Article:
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08.09.2005 Regional News

Teenage pregnancy high in Western Region

GNA
Teenage pregnancy high in Western Region

Takoradi, Sept. 8, GNA - Dr Sylvester Anemana, Western Regional Director of Health Services said the Western Region has the highest rate of teenage pregnancies in Ghana.

He said the teenagers, had the lowest supervised delivery rates in the country.

Dr. Anemana said these at the opening of the 19th annual national conference of the Public Health Nurses' Group (PUBHENG) in Takoradi on Wednesday.

The three-day conference is on the theme, "Adolescent Pregnancy: A Concern for the Public Health Nurse".

He said the increasing cases of teenage pregnancy in the country and other adolescent health problems must be addressed quickly. Dr. Anemana said health professionals must double their efforts and provide improved adolescent reproductive health services in the region. He commended members of the PUBHENG and said their contributions had enabled the Expanded Programme of Immunisation (EPI) to succeed, while the knowledge of mothers about the uses and value of the Oral Rehydration Salts (ORS) had greatly minimised "the presence of severely dehydrated children in our hospitals and clinics".

All these achievements have resulted in a gradual reduction of infant and under five-child mortality, as well as Maternal Mortality Rates (MMR) Dr. Anemana added.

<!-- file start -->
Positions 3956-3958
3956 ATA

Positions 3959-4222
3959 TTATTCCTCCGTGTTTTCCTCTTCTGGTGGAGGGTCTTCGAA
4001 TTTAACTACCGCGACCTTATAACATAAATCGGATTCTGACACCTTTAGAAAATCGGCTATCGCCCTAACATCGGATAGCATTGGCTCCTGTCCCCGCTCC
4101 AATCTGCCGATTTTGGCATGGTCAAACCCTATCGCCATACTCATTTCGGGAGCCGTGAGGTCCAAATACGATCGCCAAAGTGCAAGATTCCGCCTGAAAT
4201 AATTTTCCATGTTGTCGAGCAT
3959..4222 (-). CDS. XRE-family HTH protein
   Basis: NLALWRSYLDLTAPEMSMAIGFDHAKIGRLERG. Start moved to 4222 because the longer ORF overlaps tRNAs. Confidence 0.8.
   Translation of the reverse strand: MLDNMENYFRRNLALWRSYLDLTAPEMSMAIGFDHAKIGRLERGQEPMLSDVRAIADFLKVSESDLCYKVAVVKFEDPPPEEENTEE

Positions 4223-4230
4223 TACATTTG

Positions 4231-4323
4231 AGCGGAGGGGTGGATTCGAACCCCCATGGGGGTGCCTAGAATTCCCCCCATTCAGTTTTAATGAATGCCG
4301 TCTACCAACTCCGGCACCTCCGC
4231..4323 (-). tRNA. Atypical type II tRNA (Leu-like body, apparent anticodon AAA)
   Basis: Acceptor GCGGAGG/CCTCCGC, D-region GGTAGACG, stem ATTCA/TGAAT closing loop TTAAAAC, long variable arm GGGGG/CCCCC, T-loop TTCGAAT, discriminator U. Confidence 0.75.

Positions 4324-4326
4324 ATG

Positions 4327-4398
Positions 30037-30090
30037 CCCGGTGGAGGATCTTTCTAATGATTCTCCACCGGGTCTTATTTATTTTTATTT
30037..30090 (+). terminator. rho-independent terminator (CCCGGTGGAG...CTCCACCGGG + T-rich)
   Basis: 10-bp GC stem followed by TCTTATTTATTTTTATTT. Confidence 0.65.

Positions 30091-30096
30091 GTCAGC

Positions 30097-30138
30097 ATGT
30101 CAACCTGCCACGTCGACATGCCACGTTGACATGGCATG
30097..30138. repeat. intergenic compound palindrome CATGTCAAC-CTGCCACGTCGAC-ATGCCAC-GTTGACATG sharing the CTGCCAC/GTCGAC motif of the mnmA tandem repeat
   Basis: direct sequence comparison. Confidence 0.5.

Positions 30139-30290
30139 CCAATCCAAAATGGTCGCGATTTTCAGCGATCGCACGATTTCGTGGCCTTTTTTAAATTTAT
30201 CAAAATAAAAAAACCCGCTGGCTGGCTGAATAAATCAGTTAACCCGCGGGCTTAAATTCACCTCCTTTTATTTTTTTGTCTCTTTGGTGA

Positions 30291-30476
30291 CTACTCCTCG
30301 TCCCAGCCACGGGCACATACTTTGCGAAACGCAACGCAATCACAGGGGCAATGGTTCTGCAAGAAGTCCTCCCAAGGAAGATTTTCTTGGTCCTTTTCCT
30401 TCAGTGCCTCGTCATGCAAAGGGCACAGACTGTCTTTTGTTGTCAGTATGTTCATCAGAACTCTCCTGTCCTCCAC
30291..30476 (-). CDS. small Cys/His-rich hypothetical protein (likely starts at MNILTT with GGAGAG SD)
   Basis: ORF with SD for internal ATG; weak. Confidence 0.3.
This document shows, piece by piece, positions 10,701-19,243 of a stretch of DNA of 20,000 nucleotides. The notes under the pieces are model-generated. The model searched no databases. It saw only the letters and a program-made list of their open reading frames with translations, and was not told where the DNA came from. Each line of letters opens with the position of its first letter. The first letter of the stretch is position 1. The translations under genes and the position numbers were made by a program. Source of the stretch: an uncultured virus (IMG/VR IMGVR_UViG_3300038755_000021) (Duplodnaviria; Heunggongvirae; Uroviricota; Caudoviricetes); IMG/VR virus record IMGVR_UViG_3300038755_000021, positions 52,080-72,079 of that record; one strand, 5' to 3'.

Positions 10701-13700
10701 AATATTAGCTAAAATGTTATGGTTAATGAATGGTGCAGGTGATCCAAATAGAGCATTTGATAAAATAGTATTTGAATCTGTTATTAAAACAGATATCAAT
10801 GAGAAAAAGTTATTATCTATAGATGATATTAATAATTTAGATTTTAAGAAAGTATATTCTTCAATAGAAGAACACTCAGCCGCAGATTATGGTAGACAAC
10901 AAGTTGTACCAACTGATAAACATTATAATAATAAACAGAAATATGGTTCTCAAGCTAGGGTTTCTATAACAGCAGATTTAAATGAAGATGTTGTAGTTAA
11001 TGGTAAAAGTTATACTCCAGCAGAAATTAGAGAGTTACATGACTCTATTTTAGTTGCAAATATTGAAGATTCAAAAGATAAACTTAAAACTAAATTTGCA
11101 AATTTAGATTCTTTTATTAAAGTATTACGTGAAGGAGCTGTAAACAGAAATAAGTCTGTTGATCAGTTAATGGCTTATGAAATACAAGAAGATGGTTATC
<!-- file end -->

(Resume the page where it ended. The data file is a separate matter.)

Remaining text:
Dr. Mrs. Henrietta Odoi-Agyarko, Deputy Director of Public Health in charge of Family Health said adolescents are aged between 10 to 19 years.

She said 38 per cent of girls and 19.3 per cent of boys are sexually active.

Dr. Mrs Odoi-Agyarko said early births, high abortion rates, low knowledge of sexually transmitted diseases were some of the major challenges facing adolescents nationwide.

She said incomplete body growth could result in problems during pregnancy and delivery among adolescents, whether married or not, while the immature reproductive and immune systems expose young women to HIV infection.

Dr. Odoi-Agyarko advised public health nurses to intensify their campaign on pregnancy prevention, address health and behavioural problems, and give them counselling and a safe environment for adolescent issues.

Mrs Grace Nkrumah-Mills, National Chairperson of PUBHENG said the focus on the adolescents was due to their vital roles in the socio-economic development of the country.

She said their vulnerability and their inexperience in life must be addressed before they ruin their formative years. Mrs Nkrumah-Mills said they wanted to reduce the health and development needs of young people, since they account for 15 per cent of diseases and injury burden.

"They mostly die from preventable causes and this has serious negative effects on the economy of the country," she added.

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